Two years ago today my 3 lb. tumor, we lovingly called Boomer, was removed and sent to Harvard for cancer testing. (When told that, my husband sent a text message to our children stating “at least one of mom’s births went to an Ivy League school” — geez) For the three weeks, from its discovery to the end of my hospital stay, that crazy tumor was giving me gifts that I wouldn’t realize until now.
Gift One: Quit Worrying – During the days before surgery I prayed and made promises to God, my deceased parents, and deceased relatives and friends (all who could obviously put in a good word with the big Guy, for me). I promised that I’d be a better person, a better parent and a better friend. I’d do more to help others, stuff that really mattered, if only I lived through it. I had so many things yet to do like cure cancer, end anger in the world, make nuclear fusion easy, or something on that magnitude.
And for nearly two years, after the healing and learning to breathe again, I worried about which of those major feats I would accomplish and why I hadn’t started on them. Having only an associate’s degree in interior design, I was feeling a bit under-educated in the fields of medicine, nuclear science or world politics, so I continued to worry.
As its anniversary approached I became a little less critical of myself. In the two years since my surgery we sold a house, bought a house, packed and unpacked, and did it again. We made time to attend almost all my daughter’s soccer games and saw her graduate from college. We celebrated with our son the purchase of his new home, visited with friends and family, and were able to help out friends that were really in need. While it seemed as if I was standing still and not accomplishing anything, in reality I WAS doing something. I was working on becoming that ‘better’ person, learning to appreciate the gifts that were staring me right in the face.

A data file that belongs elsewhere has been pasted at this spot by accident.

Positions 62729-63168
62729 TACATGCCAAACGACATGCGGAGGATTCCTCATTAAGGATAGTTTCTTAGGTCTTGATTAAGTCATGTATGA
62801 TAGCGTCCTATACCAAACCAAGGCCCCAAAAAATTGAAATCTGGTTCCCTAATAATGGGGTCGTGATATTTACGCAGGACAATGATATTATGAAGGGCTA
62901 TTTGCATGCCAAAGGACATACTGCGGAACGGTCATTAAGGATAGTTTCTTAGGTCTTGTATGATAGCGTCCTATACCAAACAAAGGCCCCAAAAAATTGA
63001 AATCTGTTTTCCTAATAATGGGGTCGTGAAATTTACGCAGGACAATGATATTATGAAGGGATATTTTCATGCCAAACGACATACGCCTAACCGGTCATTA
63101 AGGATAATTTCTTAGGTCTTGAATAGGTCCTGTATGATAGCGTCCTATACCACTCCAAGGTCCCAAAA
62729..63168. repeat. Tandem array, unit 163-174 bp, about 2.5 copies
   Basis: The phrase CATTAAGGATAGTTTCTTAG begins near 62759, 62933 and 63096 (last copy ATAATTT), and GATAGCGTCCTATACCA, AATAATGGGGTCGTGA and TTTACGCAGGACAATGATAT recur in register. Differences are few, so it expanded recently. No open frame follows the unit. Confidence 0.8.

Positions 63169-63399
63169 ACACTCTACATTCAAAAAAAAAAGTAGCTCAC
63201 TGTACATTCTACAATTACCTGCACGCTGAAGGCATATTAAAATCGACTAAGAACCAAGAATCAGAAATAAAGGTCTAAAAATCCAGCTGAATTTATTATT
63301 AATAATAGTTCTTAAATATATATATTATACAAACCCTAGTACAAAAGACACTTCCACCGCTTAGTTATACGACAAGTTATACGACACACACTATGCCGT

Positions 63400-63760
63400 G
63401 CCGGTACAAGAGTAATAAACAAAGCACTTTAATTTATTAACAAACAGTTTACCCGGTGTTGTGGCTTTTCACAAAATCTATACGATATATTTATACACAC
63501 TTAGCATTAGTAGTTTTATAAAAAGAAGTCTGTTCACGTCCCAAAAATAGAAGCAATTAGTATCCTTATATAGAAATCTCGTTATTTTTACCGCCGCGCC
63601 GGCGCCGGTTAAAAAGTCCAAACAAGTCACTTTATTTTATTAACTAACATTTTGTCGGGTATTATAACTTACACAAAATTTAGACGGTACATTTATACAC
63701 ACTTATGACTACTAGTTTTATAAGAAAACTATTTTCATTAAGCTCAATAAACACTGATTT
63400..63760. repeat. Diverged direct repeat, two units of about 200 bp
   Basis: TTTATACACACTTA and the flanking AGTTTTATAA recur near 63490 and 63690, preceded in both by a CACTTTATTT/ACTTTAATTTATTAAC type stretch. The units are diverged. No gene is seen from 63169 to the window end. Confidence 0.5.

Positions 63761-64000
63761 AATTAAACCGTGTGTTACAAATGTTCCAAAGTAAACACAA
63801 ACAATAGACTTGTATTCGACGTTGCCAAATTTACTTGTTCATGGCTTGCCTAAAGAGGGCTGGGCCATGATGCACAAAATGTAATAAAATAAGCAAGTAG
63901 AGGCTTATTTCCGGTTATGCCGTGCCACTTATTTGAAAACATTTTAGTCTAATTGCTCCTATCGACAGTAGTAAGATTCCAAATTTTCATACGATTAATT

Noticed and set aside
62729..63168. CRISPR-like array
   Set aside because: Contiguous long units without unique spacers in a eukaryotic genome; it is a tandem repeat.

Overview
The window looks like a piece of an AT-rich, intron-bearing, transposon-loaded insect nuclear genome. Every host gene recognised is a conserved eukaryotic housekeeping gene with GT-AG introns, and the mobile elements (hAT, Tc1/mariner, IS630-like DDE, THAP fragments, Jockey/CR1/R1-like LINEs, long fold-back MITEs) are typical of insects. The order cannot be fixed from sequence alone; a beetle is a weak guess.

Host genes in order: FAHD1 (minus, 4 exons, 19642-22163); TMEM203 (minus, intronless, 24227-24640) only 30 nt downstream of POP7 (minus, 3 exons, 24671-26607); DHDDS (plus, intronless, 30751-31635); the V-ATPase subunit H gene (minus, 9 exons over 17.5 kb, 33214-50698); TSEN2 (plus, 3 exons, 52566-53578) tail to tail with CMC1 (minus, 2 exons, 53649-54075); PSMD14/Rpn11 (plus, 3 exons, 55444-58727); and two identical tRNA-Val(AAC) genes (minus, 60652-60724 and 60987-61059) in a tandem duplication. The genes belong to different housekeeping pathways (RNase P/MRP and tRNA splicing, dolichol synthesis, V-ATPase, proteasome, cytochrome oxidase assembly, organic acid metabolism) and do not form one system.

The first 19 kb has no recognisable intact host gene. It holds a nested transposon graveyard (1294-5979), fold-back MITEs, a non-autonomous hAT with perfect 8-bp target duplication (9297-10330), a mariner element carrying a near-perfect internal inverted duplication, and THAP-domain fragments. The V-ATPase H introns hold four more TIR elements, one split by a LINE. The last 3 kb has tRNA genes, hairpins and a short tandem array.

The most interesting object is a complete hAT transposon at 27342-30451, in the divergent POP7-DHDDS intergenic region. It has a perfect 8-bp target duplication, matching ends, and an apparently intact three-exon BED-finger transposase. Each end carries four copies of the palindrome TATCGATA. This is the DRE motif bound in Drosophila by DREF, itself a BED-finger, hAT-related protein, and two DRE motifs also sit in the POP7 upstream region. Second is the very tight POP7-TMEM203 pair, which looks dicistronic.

In reflecting back, Boomer did leave me with quite a few gifts, like assessing what is really important, from what we perceive is important. It heightened my ability to sense other people’s emotions – sadness, fear, anger – which aids me in what direction I can help. It taught me to be more grateful for the things that ARE right in front of me, and it provided a venue that brought true friends to the surface and taught me how to say good-bye to the rest with love and grace.
So, on Boomer’s anniversary of departure I invite you to learn the lessons it left me, without having to get A LOT of stitches or use a bed pan.
Unfortunately, the curing of cancer or bombarding of atoms will just have to wait a little longer, since the “becoming that better person” is still a work in progress.
Grateful for you,